Lincoln made public his intention to free all slaves in a speech on September

Lincoln made public his intention to free all slaves

This preview shows page 33 - 35 out of 37 pages.

Lincoln made public his intention to free all slaves in a speech on September 22, 1862. The Emancipation Proclamation took effect a few months later, on January 1, 1863. In Lif and Tims, Douglass says that this New Year's day will probably remain "a memorable day in the progress of American liberty and civilization." After the defeat of the South, Douglass lobbied hard to have ongress grant freed slaves citizenship. In the emotional period after Lincoln's death and the defeat of the South, ongress passed the Thirteenth Amendment (abolishing slavery), the Fourteenth Amendment (defining citizenship), and the Fifteenth Amendment (granting suffrage, voting rights, to blacks--a right denied American women until 1920). After the ivil War, Douglass worked unceasingly to have women's rights recognized. In his memoirs, he expresses gratitude for the help the suffragettes gave to the abolitionist movement, and he reports that some people have characterized him as a "woman's-rights man," a title he is not ashamed of. It must be remembered that Douglass was very progressive for his era in believing in a woman's right to vote. Douglass proclaims in Lif and Tims, "Recognizing not sex, nor physical strength, but moral intelligence and the ability to discern right from wrong, good from evil, and the power to choose between them, as the true basis of Republican government, to which all are alike subject, and bound alike to obey, I was not long in reaching the conclusion that there was no foundation in reason or justice for woman's exclusion from the right of choice in the selection of the persons who should frame the laws, and thus shape the destiny of all the people, irrespective of sex." His use of the term "Republican government" here refers not to the party but to a non-monarchical, democratically elected government.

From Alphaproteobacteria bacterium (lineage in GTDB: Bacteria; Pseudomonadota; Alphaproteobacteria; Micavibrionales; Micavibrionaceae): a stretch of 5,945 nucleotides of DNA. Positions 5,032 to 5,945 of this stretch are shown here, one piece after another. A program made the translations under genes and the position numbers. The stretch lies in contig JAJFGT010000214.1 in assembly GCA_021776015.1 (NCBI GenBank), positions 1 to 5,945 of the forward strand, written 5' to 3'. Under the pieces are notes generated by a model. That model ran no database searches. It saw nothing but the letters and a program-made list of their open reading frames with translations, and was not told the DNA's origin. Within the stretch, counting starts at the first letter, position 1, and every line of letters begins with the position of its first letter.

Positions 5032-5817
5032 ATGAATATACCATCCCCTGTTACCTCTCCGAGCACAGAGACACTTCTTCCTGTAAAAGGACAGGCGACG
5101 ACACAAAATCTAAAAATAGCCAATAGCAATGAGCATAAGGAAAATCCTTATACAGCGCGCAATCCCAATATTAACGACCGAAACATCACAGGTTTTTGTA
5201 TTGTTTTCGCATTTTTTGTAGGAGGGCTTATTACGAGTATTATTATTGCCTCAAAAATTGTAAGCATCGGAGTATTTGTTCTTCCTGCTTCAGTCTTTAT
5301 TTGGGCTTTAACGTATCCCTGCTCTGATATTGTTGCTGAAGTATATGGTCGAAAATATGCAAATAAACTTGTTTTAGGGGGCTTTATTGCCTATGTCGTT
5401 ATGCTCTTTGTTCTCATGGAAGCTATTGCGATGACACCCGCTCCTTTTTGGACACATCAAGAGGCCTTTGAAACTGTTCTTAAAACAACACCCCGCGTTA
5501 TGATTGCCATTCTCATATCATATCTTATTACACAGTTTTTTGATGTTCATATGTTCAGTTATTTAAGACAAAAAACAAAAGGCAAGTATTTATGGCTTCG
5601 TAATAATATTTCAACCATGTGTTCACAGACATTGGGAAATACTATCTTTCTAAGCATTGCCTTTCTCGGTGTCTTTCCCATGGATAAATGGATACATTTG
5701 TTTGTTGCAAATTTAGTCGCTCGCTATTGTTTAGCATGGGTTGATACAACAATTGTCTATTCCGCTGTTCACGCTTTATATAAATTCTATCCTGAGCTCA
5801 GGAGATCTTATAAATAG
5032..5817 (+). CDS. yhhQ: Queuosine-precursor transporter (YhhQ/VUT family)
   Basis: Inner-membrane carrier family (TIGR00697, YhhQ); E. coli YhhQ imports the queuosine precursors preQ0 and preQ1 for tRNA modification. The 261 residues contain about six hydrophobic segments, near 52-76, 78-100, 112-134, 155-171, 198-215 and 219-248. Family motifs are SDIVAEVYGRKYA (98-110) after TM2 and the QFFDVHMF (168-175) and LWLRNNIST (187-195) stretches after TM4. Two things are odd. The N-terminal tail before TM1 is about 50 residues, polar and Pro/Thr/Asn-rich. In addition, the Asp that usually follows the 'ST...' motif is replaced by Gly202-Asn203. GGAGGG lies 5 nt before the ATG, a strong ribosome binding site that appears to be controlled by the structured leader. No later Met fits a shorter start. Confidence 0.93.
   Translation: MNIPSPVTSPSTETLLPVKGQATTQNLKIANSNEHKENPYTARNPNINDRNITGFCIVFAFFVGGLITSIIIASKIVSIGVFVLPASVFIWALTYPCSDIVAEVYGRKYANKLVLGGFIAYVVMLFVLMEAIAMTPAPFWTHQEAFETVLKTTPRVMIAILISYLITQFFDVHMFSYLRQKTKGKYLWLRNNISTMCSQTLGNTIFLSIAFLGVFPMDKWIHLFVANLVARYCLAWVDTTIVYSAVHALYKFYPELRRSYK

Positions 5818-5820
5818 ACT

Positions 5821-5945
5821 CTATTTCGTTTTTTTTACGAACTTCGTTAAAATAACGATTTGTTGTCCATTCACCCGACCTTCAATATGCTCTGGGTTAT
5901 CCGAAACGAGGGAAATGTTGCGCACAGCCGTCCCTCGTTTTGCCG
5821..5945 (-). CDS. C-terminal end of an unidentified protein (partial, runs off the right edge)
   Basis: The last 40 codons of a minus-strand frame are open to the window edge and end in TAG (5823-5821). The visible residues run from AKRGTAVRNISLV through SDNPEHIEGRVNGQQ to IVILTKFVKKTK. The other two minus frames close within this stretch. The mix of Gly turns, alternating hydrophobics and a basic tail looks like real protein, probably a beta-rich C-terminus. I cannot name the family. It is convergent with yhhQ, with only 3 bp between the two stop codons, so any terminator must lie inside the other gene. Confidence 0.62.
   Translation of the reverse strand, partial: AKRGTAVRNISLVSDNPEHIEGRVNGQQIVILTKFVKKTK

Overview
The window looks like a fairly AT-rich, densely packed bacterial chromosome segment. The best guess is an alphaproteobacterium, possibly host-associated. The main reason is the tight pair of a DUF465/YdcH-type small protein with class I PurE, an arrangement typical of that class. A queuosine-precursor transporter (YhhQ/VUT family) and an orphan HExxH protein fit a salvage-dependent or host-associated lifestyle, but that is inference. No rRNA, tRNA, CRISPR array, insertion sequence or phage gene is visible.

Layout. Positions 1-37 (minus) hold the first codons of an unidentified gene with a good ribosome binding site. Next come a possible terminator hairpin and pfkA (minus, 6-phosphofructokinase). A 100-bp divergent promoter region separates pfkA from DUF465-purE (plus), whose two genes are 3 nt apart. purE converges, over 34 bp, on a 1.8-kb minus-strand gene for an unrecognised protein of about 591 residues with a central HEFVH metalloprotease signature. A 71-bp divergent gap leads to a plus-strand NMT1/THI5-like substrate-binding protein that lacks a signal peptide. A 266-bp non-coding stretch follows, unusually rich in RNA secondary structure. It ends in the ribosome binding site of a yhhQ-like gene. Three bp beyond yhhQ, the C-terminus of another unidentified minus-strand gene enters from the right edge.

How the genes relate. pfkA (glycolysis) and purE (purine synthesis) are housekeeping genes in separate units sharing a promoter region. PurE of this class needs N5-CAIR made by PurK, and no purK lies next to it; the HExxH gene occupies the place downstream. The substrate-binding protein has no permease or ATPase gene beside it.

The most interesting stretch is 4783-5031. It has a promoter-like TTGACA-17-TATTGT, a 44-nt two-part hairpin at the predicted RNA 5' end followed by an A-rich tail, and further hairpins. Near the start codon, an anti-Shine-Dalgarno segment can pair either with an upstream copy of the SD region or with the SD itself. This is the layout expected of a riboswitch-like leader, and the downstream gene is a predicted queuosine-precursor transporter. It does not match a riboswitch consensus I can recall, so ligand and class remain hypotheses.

Image of page 33
liffs Notes on Narrative of the Life of Frederick Douglass © 1996 33 In the remainder of his memoirs, Douglass recounts some of the more interesting (and sometimes unexpected) episodes which occurred in the latter part of his life. For a time after the ivil War, Douglass earned a comfortable living by giving lectures. After one particular lecture, Douglass was given a note, stating that Mrs. Amanda Sears, the daughter of Thomas and Lucretia Auld and granddaughter of aptain Anthony, his former master, was in the audience. After speaking with Amanda's husband, John, Douglass was invited to visit their home. Although there were many women in that house, Douglass immediately recognized Amanda Auld despite not having seen her for several decades. Afterward, Amanda and Douglass began a long-lasting friendship, developing mutual respect and admiration for each other. Amanda's father, Thomas Auld, was still alive in 1877, and on his deathbed he requested to see Douglass.
Image of page 34
Image of page 35

You've reached the end of your free preview.

Want to read all 37 pages?

  • Left Quote Icon

    Student Picture

  • Left Quote Icon

    Student Picture

  • Left Quote Icon

    Student Picture

Stuck? We have tutors online 24/7 who can help you get unstuck.
A+ icon
Ask Expert Tutors You can ask You can ask You can ask (will expire )
Answers in as fast as 15 minutes